U.S Stocks Rally As Goldman Sachs Raises S&P 500 Target

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U.S stocks continue to edge higher and showing no signs of slowing down, even as major indices flirt with record highs. Goldman Sachs has since lifted its S&P 500 price target in anticipation of further upside action. The firm expects the index to close the year at highs of 3,600, representing a 20% gain.

U.S Stocks Rally

The remarks by Goldman Sachs come at a time when investors are increasingly shunning tailwinds that would most of the time fuel a sell-off spree. Markets are edging higher even as the COVID-19 pandemic continues to take a toll on the U.S economy. Investors have also shrugged off the U.S-China tensions, which in most cases would have dented sentiments in the stock market.

Amid the headwinds, stocks started the week on a roll with the S&P 500 rising 0.3% to close at 3,381.99, short of its record high. Tech laden NASDAQ was up 1%, advancing to a new record high of 11,129.73. The Dow Jones Industrial Average was the only index to close the red tanking of 0.3% to close at 27,844.

The NASDAQ closed at record high buoyed by an 11% jump by Tesla Inc. (NASDAQ: TSLA) as Amazon.com Inc. (NASDAQ: AMZN) also gained 1% as it continues to race higher after a recent pullback. Alphabet Inc. (NASDAQ: GOOGL) and Microsoft Corporation (NASDAQ: MSFT) also rose 0.7% to push NASDAQ higher.

In the S&P 500, the consumer discretionary segment was the best performing sector, rising 1.2%. Despite the gains, the index once again failed close above its February 19 record high of 3,386.1. According to Ari Wald of Oppenheimer, the index is overbought into key resistance and up against seasonal headwinds, which explains why it is struggling to close higher.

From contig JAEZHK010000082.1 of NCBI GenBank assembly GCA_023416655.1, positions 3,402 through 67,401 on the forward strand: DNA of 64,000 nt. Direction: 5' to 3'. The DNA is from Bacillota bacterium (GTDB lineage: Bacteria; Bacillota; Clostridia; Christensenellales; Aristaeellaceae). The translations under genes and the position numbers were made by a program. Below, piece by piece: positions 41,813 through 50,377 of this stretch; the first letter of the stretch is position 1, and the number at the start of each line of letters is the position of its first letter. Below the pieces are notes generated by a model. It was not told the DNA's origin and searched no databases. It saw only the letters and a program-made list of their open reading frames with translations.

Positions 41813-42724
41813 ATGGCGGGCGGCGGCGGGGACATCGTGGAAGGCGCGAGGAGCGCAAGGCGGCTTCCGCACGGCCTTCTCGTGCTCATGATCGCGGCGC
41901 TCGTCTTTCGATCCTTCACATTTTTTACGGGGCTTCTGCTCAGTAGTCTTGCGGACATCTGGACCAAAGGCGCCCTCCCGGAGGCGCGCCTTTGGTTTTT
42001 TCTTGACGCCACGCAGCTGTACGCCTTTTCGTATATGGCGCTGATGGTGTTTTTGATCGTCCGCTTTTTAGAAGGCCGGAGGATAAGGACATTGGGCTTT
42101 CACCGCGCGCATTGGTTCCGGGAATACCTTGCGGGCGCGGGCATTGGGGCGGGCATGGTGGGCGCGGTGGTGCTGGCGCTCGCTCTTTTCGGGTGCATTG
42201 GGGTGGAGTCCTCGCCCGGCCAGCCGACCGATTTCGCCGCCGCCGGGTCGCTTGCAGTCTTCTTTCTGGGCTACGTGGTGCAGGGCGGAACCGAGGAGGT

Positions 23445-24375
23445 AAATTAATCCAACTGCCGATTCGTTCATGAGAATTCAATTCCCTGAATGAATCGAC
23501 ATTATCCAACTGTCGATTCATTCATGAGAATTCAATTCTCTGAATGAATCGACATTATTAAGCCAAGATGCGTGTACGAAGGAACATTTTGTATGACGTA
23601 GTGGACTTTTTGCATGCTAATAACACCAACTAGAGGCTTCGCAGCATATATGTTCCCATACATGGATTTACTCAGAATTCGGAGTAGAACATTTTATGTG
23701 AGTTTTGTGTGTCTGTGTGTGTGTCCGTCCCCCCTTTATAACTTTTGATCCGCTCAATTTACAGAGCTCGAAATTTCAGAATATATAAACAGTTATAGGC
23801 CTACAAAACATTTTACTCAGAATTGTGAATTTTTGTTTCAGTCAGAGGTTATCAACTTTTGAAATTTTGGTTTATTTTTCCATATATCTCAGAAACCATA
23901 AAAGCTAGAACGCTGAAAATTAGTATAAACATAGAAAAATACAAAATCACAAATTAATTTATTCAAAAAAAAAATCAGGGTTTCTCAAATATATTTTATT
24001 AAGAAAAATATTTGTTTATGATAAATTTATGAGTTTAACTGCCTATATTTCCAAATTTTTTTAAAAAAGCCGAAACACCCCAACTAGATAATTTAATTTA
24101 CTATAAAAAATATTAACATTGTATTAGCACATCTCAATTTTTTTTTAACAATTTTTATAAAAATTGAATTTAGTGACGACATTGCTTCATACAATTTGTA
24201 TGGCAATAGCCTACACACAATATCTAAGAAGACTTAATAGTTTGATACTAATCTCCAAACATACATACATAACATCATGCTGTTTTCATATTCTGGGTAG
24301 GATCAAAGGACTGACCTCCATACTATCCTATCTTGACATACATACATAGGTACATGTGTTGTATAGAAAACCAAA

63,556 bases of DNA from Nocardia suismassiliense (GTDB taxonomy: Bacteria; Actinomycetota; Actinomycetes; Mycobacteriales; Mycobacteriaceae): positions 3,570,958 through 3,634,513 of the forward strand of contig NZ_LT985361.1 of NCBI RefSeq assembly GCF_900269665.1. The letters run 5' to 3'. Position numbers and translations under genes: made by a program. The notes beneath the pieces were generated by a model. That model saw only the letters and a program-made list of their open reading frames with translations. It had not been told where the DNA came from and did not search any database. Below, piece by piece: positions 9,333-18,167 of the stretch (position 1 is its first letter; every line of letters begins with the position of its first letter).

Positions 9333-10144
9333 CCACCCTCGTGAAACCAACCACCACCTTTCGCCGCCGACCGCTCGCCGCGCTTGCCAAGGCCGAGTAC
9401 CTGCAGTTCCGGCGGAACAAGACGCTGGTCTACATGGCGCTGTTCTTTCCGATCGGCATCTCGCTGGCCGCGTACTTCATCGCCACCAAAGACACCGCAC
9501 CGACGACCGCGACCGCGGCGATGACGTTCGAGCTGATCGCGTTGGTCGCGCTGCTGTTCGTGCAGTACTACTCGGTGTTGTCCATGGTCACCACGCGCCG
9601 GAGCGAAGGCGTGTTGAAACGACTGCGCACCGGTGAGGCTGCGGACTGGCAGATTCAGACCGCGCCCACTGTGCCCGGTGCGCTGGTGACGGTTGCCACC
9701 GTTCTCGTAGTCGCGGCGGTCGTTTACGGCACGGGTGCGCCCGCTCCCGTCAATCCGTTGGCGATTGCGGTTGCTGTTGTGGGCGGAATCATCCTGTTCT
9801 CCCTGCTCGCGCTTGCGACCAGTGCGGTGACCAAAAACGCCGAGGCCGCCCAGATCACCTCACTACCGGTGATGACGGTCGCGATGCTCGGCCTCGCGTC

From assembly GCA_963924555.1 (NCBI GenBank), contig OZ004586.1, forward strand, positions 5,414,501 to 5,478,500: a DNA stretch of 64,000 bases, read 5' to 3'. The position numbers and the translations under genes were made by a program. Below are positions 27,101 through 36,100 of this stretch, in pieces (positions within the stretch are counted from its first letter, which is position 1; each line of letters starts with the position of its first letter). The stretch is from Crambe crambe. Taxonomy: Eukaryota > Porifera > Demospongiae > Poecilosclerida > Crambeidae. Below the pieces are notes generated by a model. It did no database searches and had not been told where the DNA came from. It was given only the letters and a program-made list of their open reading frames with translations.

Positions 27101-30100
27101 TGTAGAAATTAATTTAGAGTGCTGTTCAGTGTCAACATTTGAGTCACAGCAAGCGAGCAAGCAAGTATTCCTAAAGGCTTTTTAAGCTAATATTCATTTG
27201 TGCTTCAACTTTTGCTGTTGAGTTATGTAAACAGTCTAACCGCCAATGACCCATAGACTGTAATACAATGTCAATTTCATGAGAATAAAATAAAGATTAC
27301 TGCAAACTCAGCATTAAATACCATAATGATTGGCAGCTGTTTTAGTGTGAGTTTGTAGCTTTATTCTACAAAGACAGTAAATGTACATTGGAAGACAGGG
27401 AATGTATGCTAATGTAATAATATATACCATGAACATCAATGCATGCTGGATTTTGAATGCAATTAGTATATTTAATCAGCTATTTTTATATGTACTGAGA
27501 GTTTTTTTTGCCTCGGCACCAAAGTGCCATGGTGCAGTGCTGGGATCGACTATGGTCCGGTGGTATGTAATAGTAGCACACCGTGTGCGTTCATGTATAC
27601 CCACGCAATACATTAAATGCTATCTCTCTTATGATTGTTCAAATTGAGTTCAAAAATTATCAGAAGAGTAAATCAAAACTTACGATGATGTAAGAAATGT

U.S Stocks Outlook

Trading volumes have also fallen significantly in recent days, with the SPDR S&P 500 ETF trading at just over 31 million shares against a 30-day volume average of 61 million. A decline in trading volume could as well be as a result of investors remaining cautious as most equities appear to be flirting with overbought conditions.

Wall Street also remains on edge amid lingering concerns over stalled coronavirus negotiations. Democrats and Republicans are currently entangled in a fierce stalemate over how to proceed with a new stimulus package needed to prop the struggling economy.

While the Democrats have proposed sending more than $900 billion to states and municipalities, Republicans are opposed to the same. The lack of a stimulus package is causing some jittery in the market.

Amid the slowdown in the equity markets, analysts at Goldman Sachs believe the stock market will continue powering high. Better than expected job numbers, as well as retail figures, affirm that the U.S economy is on a recovery path.

Similarly, the firm expects the economy to rise much faster in 2021, driven by expectations of a coronavirus vaccine approved by the end of the year. The firm expects per share estimates for the S&P 500 companies to increase to $170 a share against Wall Street’s $165.


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